The reason the Babe Ruth story bothers you is because you understand the key defect which is, as Heretous says, this is not a balanced report. It is not benchmarked against anything and has no frame of reference. When we accept such analyses without these considerations we get very biased teaching and propaganda.
Herodotus - 6/15/2003
"I'm serious--what sort of history do you people think it's ok to teach?"
That's easy: balanced history. One free from bias and as objective as possible. One that distances the problems of the present from the analysis of the past. One that is dispassionate, but still engaging.
That's so hard?
Hepatitus - 6/14/2003
Look you two--be as proud as you want. There's lots to celebrate. But you two are supposed to be historians. Should historians just ignore things that aren't pleasing?
There are some nasty aspects to American history--the extermination of indians, the lynchings, averaging two a week, of African Americans starting in the 1890s, the end of immigration in the 20s on eugenecist grounds, the internment of the Japanese Americans--there are many nasty aspects to Us history just as there are many nasty aspects to all countries' histories. What are we supposed to do--just ignore these facts? Should i teach course on the 1890s, and pretend that the JimCrow laws were never passed? I'm serious--what sort of history do you people think it's ok to teach?
Les Milton - 6/13/2003
Why do you assume I'm a leftist (let a alone a Marxist)?
Do only leftists criticize U.S. foreign policy?
I'm getting the feeling you're actually some kind of primitive computer program, capable of issuing only rote, meaningless phrases. Addressing a specific question in a rational manner would help convince me that you are, in fact, a human being.
Homer Simpson - 6/13/2003
This guy makes sense. This rarely happens here. I applaud. God bless America.
Somebody tell me why, in the wake of the fall of the Soviet Union, Marxism has infected the supposedly intellectual class of America? What happened to make so many who consider themselves so bright so damned stupid.
God didn't did. Marxism did.
Homer Simpson - 6/13/2003
You see it on this board all the time.
Judging from the tortured responses, you'd never understand that the past 40 years has been a landslide of comment denouncing the U.S. for the crimes of imperialism, racism, etc.
This point of view is hackneyed. It's been said a million times.
The era of every citizen holding his or her own foreign policy is over.
I'm calling the people one this board who think this hate the U.S. rhetoric novel "morons" because they are. The leftists who dominate this board keep insisting that this analysis is fresh and courageous. It's just the same old drivel.
Here's the problem the left needs to confront. God didn't die. Marxism did. This has gutted the left.
NYGuy - 6/13/2003
Babe Ruth struck out many times. The actual number which I don't remember is a fact.
I was just reading a book about the "Babe", titled, "Babe Ruth was a loser." The author focuses on his number of strikeouts and concludes that the "Babe" was not really a good player and has no place in the Hall of Fame.
The author points out the many times when the babe had men on base and he struck out. He even struck out with no men on base, one man on base and two men on base. He never struck out with women on base because they were not permitted to play at time. Still the Babe was a chauvanist and never fought for women's rights. He was also a racist who never played against teams that had non-whites on it. Many other examples are given to show the "Babe" was self centered and only played to make money and get rich, for his own pleasure and amusement and really if ever did anything to improve the plight of the poor and downtrodden. He also cheated the management and bosses of the Yankees with all his strikeouts.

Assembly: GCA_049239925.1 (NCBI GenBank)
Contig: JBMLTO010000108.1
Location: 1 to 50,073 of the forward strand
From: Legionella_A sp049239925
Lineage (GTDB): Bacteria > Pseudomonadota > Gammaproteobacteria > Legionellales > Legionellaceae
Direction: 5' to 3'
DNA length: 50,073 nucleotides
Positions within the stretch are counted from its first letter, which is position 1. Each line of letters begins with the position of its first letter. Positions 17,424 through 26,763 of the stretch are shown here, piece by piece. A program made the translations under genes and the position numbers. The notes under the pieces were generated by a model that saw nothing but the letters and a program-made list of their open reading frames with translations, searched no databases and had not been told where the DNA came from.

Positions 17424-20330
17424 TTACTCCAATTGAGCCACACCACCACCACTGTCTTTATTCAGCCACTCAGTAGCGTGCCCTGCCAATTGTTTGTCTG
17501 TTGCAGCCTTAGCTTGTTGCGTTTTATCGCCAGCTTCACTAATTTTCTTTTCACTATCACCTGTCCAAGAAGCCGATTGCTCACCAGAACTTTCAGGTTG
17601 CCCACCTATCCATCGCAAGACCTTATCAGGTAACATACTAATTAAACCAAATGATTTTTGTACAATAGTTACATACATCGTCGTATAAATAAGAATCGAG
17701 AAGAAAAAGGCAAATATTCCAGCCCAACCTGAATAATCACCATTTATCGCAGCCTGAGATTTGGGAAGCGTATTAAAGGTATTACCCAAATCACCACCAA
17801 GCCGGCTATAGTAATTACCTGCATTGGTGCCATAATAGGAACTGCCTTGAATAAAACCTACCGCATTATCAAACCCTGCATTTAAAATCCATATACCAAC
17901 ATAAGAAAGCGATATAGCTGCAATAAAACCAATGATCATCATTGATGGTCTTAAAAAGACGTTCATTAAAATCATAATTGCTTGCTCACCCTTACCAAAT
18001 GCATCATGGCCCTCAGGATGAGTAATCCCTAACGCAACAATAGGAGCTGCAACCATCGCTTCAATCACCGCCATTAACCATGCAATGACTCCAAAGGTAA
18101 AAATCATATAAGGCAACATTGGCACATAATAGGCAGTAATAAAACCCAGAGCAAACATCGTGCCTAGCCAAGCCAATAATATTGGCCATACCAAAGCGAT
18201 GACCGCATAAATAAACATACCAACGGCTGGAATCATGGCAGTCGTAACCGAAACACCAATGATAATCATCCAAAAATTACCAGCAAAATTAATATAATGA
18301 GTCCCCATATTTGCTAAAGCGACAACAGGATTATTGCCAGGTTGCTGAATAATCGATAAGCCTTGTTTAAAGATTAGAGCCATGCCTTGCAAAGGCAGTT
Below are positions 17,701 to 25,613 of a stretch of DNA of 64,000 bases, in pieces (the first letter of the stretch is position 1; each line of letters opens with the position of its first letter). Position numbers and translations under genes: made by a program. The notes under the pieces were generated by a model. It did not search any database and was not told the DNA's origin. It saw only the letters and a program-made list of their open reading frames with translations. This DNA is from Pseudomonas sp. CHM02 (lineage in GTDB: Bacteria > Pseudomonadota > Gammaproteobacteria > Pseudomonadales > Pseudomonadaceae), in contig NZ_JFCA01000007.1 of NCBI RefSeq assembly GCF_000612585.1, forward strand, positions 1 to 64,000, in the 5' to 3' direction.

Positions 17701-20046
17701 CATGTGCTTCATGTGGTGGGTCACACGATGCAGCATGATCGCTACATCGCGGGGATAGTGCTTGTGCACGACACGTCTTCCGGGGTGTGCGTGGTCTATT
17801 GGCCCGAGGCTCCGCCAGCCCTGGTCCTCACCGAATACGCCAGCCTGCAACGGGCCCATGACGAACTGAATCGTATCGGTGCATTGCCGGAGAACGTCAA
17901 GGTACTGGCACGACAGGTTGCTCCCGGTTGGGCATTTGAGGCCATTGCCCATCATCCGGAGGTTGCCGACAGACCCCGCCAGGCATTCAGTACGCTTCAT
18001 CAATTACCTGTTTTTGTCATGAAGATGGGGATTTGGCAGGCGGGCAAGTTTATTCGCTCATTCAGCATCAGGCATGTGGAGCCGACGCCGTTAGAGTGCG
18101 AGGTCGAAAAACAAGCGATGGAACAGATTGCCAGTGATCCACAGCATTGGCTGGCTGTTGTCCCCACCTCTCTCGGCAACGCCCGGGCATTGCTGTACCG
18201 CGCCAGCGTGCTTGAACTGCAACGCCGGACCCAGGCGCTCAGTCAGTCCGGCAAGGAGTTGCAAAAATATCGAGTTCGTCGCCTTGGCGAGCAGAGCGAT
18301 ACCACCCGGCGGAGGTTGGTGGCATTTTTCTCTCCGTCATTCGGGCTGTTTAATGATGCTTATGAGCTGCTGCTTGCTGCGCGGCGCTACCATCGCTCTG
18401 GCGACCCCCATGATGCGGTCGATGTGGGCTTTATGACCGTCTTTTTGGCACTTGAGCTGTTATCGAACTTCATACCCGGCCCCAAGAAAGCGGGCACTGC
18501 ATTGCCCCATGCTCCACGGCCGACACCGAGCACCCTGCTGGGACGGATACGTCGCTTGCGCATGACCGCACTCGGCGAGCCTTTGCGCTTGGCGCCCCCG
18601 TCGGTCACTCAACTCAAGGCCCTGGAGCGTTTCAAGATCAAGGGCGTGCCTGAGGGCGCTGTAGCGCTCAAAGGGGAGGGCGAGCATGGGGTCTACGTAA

The fans in the stands were cheated when this happened, as well as the man in street who worshipped the Babe. These strike outs happened thousands of times and the Babe did nothing about them, but continued on with his sloppy way.
This book reminded me of Zinn's portrayal of America. No wonder we can't be proud, particularly when we can't even have a hero in baseball.
Les Milton - 6/12/2003
Calling critics of the U.S. "morons" implies you have no intellectual response to their criticisms. You wouldn't want people to think that, would you?
How is it against one's self-interest to take responsibility for one's mistakes?
The president is also a representative of our country and to say that there are no circumstances which merit an apology from us, is to admit to such arrogance and absence of honor as to tarnish the moral land intellectual reputation of the U.S..
You have to be pretty defensive to take criticisms of the U.S. as saying how "awful" the country is. Is it impossible to criticize your parents and still love them? Does pointing out a flaw in your spouse mean you think he/she is absolutely worthless? Of course, not. Try to relax.
Les Milton - 6/12/2003
I don't think I ever implied that George Bush Sr. was less credible a historian than Zinn, because he's not. He was our president, our leader, and our representative to the world.
One only has to look objectively at U.S. foreign policy over the last 50 years to see that there are many mistakes made by the U.S. government that cost innocents their lives. Anyone with any honor whatsoever knows that when one makes a mistake that hurts others, one apologizes. And what's worse, Bush Sr.'s comment implies that there are NO circumstances which merit apology. This is a position devoid of honor or courage.
I've never heard Zinn or any other leftist say that the U.S. is the "worst country in the world". Only that it has yet to take responsibility for its mistakes.